Aspen council says ‘no’ to three stories except for lodging
Ryan Summerlin January 15, 2013
ASPEN – A 10-month-old Aspen City Council debate over downtown building heights was finally settled on Monday night as council members voted 4-1 to keep all new developments to 28 feet, or two stories, while only allowing a third floor for lodging units and related uses, such as a restaurant.
In addition, three-story projects can only be built on the north sides of streets in the downtown area, which is composed of the commercial core and commercial districts. Also, a third story can be built only at half the size of the lower building’s footprint unless the council by special discretion decides to allow 100 percent.
The new rules ban any new free-market residential development in the two districts. The final decision, which came at the 11:10 p.m. mark of a meeting that started at 5 p.m., was an amended version of the second of three options presented by Community Development Department staff.
Mayor Mick Ireland and Councilmen Steve Skadron, Torre and Adam Frisch voted in the affirmative. Councilman Derek Johnson voted against the ordinance, suggesting that it was too restrictive and disagreeing with the general premise shared by Ireland and Torre that free-market residential units are unhealthy for downtown vitality.
The debate came down to some small differences between Torre and Skadron, both of whom are considering mayoral bids this spring. Torre wanted to allow third-story uses that went beyond lodging, such as office space or some other commercial activity. Skadron wanted strict 28-foot restrictions with no options for third stories. Ireland forged the compromise, pointing out that their stances on the issue weren’t that far apart.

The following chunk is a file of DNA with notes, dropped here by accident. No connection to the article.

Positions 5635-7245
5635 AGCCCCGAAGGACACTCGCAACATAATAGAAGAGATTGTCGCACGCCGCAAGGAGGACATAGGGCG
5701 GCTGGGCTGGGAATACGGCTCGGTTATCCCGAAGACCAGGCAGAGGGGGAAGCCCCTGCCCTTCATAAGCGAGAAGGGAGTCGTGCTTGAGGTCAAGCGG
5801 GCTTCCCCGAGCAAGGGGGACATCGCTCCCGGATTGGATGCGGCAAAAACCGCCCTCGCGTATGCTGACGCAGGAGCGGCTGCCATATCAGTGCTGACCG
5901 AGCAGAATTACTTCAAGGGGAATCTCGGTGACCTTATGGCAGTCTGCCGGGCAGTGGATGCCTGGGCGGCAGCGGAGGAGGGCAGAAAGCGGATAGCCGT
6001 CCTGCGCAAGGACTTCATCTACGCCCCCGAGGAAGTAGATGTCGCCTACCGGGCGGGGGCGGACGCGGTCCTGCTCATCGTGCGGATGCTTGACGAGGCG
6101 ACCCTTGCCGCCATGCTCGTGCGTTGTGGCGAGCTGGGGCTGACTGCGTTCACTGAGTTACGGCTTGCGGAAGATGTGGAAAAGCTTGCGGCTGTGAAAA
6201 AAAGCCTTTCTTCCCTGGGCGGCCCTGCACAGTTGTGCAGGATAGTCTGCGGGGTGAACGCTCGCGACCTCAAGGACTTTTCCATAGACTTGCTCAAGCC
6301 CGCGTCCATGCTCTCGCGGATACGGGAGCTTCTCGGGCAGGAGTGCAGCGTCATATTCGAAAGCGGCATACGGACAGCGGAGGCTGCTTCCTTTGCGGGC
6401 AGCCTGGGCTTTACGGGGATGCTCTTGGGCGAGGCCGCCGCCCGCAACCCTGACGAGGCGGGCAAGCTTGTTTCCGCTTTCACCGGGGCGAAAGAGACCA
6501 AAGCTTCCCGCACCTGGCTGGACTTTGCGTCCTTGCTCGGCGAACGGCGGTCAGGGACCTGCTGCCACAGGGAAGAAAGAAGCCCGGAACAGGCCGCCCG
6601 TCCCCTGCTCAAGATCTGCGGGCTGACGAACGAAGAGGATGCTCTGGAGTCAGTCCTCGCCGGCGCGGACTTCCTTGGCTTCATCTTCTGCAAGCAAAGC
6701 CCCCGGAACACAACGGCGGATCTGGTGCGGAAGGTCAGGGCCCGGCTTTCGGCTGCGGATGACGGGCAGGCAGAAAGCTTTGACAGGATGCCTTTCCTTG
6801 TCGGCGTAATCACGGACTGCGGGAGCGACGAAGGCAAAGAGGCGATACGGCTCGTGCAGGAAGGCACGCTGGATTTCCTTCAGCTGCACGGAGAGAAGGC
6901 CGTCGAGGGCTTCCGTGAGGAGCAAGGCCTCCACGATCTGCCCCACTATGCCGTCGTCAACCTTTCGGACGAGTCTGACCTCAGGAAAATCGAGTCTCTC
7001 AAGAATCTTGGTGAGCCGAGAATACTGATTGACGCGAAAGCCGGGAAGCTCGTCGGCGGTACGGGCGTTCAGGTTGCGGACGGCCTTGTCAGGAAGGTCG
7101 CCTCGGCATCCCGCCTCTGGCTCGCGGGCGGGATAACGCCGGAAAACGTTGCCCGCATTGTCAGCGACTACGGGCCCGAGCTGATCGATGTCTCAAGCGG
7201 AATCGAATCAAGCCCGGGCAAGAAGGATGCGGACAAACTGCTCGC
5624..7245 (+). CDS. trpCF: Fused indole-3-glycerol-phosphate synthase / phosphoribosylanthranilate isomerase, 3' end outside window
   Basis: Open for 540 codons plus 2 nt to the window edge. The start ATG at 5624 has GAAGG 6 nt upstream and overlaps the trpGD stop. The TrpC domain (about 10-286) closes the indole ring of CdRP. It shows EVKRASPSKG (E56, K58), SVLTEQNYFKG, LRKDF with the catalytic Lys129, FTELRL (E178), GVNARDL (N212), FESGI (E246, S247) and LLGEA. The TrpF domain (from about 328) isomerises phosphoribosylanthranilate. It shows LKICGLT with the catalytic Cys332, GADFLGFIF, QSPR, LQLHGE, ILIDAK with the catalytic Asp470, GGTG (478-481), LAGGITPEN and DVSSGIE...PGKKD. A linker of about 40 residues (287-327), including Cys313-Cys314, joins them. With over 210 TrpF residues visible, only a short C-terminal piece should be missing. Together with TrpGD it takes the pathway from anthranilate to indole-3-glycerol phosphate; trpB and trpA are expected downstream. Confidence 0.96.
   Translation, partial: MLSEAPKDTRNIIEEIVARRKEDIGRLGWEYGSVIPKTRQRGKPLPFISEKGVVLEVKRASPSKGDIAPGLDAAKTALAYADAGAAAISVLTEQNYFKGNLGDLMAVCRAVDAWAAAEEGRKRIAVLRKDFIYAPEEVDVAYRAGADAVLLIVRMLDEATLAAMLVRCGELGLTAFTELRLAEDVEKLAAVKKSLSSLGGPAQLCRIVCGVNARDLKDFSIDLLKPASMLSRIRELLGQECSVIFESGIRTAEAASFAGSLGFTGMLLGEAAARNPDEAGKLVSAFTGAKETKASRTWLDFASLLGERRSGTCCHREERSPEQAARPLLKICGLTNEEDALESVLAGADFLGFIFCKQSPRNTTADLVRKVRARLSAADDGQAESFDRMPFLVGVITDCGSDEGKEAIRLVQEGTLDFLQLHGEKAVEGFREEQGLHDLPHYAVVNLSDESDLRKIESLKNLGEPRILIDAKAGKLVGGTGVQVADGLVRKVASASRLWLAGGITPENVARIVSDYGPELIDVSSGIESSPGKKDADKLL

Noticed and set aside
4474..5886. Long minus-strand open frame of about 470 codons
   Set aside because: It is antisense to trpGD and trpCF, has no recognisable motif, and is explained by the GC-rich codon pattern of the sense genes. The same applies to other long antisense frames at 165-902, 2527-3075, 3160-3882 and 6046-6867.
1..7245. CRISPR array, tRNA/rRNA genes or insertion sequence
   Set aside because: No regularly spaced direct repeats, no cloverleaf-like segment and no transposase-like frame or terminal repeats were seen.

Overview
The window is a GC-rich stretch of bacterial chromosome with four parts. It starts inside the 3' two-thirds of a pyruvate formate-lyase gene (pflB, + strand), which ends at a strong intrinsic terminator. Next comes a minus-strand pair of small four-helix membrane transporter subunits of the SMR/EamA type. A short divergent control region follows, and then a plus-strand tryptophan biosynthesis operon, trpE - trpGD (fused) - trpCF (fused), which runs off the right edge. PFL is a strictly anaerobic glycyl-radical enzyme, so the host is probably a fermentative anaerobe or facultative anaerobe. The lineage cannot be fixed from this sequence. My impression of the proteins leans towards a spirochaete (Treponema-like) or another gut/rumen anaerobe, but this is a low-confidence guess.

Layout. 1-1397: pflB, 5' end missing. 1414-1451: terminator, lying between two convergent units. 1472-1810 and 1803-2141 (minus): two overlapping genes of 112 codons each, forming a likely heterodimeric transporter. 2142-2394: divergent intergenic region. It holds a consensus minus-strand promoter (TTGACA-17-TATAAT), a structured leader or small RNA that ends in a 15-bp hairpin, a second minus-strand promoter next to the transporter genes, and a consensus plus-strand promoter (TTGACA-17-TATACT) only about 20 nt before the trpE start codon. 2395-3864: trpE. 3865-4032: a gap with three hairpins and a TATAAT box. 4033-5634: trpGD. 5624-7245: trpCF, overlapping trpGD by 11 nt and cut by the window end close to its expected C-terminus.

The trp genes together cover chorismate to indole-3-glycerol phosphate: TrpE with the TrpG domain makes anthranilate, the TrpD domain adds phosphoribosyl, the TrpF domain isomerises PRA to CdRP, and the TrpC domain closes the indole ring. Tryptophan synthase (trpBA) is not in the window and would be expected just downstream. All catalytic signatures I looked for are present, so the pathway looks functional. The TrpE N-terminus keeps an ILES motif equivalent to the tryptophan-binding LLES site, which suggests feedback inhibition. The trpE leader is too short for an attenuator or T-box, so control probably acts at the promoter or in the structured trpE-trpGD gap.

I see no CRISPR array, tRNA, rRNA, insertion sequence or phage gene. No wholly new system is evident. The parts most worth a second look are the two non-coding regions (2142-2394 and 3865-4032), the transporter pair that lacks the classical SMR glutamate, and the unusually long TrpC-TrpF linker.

Frisch, while not enamored of any of the three options, went along with the Ireland compromise, saying that it basically moves the community in the right direction and can be changed at a later time. He pointed out that several development applications for three-story projects with free-market components already are moving through the government approval process, having beaten April’s temporary council decision to limit all new developments to 28 feet.
At the meeting’s outset, the city’s Community Development Department provided three options for council consideration:
• Allowing three-story development in the commercial core and commercial districts but limiting all third stories to 50 percent of a parcel’s size and limiting their uses to lodging, commercial and affordable-housing uses. A third-story setback of 35 feet from the property line would be instituted for all developments on south sides of streets. No free-market residential would have been allowed.
• Allowing three-story developments in both districts but only on properties on the north side of a street. Any property on the south side of a street would be limited to 28 feet, thereby ensuring that they are no more than two stories. As in the first option, all third stories would be limited to 50 percent of a parcel’s size and only for lodging, commercial and affordable-housing uses. No free-market residential development would have been allowed.
“While this option is legally defensible, staff remains concerned that simply banning south-side development creates inequity and confusion within the zone district,” a memorandum from long-range planner Jessica Garrow states.
• Keeping what has been in place since April: All development in both districts would have been limited to 28 feet. A change to that policy would have been the prohibition of any new free-market residential uses.